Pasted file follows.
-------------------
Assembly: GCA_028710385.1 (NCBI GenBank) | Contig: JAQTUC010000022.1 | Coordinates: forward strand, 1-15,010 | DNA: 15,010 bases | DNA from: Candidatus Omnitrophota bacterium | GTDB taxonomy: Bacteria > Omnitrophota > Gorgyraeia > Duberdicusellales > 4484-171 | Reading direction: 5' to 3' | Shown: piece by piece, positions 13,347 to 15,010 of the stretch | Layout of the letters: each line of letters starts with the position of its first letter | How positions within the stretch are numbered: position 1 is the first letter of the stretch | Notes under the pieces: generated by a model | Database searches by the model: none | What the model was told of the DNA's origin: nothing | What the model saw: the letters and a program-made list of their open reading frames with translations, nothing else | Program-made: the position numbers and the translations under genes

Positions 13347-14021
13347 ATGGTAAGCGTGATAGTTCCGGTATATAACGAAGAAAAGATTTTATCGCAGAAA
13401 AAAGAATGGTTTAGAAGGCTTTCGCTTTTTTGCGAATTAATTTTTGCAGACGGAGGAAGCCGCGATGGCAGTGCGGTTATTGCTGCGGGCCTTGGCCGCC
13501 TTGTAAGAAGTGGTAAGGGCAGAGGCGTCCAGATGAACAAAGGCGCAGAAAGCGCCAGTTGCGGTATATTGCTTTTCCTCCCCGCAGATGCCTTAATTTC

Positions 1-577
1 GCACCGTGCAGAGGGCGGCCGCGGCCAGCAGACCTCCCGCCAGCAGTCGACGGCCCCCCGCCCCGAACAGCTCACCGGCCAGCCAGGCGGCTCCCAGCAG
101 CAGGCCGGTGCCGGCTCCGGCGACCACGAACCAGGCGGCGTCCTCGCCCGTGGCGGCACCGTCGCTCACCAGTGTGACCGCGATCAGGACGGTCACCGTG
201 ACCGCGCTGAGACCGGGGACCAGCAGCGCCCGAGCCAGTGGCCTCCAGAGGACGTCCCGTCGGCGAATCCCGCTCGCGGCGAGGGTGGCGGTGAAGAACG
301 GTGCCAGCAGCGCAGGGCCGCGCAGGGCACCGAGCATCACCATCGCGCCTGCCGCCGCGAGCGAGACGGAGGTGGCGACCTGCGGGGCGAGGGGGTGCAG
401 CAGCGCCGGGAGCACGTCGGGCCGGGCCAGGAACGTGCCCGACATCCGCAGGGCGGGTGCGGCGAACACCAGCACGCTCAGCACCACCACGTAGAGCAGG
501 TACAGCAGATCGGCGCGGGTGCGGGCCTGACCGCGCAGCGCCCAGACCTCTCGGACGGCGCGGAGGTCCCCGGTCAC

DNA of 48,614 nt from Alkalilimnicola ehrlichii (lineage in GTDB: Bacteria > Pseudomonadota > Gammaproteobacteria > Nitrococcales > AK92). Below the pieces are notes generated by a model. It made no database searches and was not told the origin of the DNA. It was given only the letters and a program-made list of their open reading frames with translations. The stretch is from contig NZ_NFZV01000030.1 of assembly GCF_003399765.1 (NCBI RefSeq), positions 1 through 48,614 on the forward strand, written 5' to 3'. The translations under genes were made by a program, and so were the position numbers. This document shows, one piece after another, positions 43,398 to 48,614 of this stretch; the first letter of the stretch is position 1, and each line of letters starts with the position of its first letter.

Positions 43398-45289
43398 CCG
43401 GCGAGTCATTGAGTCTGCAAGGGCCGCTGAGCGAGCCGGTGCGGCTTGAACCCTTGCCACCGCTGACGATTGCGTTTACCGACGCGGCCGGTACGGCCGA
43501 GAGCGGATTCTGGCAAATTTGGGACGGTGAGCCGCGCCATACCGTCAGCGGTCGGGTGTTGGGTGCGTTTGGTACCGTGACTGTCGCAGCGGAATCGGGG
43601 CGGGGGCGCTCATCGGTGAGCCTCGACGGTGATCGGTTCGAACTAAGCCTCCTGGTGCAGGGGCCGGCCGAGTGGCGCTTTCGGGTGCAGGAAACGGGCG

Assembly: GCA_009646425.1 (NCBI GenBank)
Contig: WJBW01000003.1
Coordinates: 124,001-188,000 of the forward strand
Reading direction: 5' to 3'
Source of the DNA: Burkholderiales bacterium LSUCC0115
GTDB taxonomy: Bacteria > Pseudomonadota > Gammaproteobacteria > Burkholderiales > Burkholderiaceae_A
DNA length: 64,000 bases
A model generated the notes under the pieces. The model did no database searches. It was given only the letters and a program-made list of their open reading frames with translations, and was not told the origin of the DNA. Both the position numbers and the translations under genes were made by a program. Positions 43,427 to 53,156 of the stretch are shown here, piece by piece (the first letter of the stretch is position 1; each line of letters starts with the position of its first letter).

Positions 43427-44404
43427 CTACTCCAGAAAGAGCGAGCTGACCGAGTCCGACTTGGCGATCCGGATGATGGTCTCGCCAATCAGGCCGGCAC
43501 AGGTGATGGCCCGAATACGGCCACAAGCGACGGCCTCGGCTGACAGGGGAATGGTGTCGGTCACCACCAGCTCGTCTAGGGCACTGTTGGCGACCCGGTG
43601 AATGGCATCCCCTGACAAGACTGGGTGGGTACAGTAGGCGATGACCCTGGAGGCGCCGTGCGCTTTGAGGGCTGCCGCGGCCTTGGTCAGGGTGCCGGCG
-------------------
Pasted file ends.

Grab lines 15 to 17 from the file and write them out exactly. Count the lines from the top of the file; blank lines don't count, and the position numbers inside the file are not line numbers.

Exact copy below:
43398 CCG
43401 GCGAGTCATTGAGTCTGCAAGGGCCGCTGAGCGAGCCGGTGCGGCTTGAACCCTTGCCACCGCTGACGATTGCGTTTACCGACGCGGCCGGTACGGCCGA
43501 GAGCGGATTCTGGCAAATTTGGGACGGTGAGCCGCGCCATACCGTCAGCGGTCGGGTGTTGGGTGCGTTTGGTACCGTGACTGTCGCAGCGGAATCGGGG